By Barry Rascovar
Oct. 30, 2017 — A humiliating scene played out recently at the Maryland State Education Association’s fall convention in Ocean City.
Eight candidates for governor, all Democrats, went before the 73,000-member teacher union gathering and tried to out-grovel one another.
By the time they were done, they had promised so much to elevate schooling and improve the lives of teachers you would think Maryland was home to the most magnanimous and well-healed citizens in the world, willing to accept giant tax increases to fund every wish of unionized educators.
- Universal pre-kindergarten in every jurisdictions;
- Fat teacher salary hikes and pensions increases;
- Modern school buildings for everyone;
- Extra learning assistance for kids living in poor school districts;
- Enhanced pre-natal care for pregnant students;
- A plan for recruiting talented teachers;
- More career skills in vocations not requiring a college degree;
- $50,000 more per year for every school in Maryland;
- Another $2 billion a year to bolster existing K-12 public-school education.
It’s as though the Democratic gubernatorial candidates were contemplating a perfect world in which anything and everything is not only possible but mandatory.
Naturally, every Democratic candidate lambasted Republican Gov. Larry Hogan for his failure to champion massive new education aid programs. They called him the “anti-education governor.”
The unionized teacher representatives loved it. And why not? Having a bunch of wannabe governors begging for the union’s endorsement must be an ego-enhancing experience.But the question must be asked at some stage of this campaign: How are they ever going to pay for all this?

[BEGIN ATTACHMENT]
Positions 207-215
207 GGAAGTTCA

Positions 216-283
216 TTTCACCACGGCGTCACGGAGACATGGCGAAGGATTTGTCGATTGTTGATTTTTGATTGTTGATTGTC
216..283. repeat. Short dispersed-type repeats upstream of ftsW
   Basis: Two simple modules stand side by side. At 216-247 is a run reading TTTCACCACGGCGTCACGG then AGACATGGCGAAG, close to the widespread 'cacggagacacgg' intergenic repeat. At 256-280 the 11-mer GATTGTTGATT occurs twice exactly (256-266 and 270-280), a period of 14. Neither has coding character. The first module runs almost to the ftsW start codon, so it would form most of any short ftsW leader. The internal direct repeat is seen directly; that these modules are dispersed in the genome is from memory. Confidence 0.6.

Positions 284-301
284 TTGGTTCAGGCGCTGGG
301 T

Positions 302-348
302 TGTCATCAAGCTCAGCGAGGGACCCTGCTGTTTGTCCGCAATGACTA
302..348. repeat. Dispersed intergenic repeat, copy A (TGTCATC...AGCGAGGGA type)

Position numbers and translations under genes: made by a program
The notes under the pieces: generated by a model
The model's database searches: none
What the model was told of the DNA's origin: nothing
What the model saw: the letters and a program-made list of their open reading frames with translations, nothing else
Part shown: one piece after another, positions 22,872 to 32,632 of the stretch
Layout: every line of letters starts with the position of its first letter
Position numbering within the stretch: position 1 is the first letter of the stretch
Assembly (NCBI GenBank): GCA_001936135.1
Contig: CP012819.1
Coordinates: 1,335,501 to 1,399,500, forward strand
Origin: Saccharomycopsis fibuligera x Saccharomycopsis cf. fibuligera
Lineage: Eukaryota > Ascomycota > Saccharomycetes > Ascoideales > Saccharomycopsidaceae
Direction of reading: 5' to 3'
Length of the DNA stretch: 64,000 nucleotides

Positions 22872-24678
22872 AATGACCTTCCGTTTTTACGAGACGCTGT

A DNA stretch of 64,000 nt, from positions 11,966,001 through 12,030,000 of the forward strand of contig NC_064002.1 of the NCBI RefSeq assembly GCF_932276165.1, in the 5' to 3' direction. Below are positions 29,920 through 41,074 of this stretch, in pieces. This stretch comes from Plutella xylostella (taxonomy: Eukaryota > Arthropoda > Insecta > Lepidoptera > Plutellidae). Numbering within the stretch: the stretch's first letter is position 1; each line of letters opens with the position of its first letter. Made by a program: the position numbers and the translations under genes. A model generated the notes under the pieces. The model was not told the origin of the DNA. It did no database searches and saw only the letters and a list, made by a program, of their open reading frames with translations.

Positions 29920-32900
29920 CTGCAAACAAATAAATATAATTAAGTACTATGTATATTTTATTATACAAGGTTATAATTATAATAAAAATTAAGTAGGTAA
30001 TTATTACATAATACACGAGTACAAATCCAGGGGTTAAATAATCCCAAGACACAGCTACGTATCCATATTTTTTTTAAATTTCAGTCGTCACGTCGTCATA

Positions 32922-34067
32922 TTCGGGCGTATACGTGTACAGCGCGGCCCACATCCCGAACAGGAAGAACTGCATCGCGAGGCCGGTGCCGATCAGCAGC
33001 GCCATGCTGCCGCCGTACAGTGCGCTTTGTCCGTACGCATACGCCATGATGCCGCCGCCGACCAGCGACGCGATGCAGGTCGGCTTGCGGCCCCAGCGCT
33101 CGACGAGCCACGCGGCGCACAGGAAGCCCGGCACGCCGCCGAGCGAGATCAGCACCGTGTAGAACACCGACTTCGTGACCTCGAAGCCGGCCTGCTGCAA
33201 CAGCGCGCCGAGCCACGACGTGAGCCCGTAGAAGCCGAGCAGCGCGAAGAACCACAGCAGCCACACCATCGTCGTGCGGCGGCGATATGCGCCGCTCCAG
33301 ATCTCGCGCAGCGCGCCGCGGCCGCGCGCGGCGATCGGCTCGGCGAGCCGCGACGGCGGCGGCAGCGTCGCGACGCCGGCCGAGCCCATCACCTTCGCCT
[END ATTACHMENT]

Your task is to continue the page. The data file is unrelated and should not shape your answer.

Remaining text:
Where’s the Cash?
Benjamin Jealous won cheers for saying he would cut Maryland’s budget by five percent and give all that new-found cash — $2 billion — to education.
Since 80 percent of Maryland’s expenditures are mandated by law, Jealous has his work cut out for him.
Wait till he starts itemizing precisely where that $2 billion in coming from. Cutting billions from existing programs just isn’t possible without eliminating or savaging dozens if not hundreds of services used by millions of Maryland citizens.
Krish Vignarajah, another governor wannabe, also endorsed a $2 billion boost to education but without any sign she has a clue of how to realistically make good on her promise.
She also wants to give all 1,424 public schools in Maryland $50,000 in science and technology investments each year. How will she raise that $71.2 million each year?
Nearly all the candidates pledged, if elected, to require universal pre-kindergarten in every Maryland school district.
Funny, so did the Democratic candidates for governor in 2014.
Anthony Brown’s program would have cost $138 million in 2014 dollars. He would have taken that money out of Maryland’s taxes on gambling – most of which already goes toward K-12 education. That internal contradiction never seemed to faze the candidate, who lost big-time to Hogan.
Brown’s primary foes, Doug Gansler and Heather Mizeur, also supposed pre-K education. Gansler wanted an expanded, full-day program for more kids in poverty, at a cost of $20 million. He would have stripped those dollars out of an already-struggling horse-racing industry.
Mizeur’s phased-in full-day pre-K plan would have cost $280 million a year, paid for by legalizing and taxing marijuana. That idea still lacks political support.
At least candidates in 2014 were not only proposing sweeping programs but also putting a dollar figure and funding options out in the open so voters could judge how realistic their plans would be if put into effect.
That’s not so in the early stages of the current gubernatorial maneuvering. That is probably due to the excessively large field in which only a few stand a realistic chance of getting the Democratic nomination.
When a candidate is vying for attention and support from a powerful interest group along with seven others, what happens is an auction — a bidding war. Each tries to out-bid the others for the group’s affections.
The result is unseemly groveling, a pandering win the group’s endorsement – at any cost.
In this case, it means pie-in-the-sky promises that bear little relationship to the real world of Maryland state government, this state’s troubled budget situation and Maryland voters’ strong resistance to higher taxes.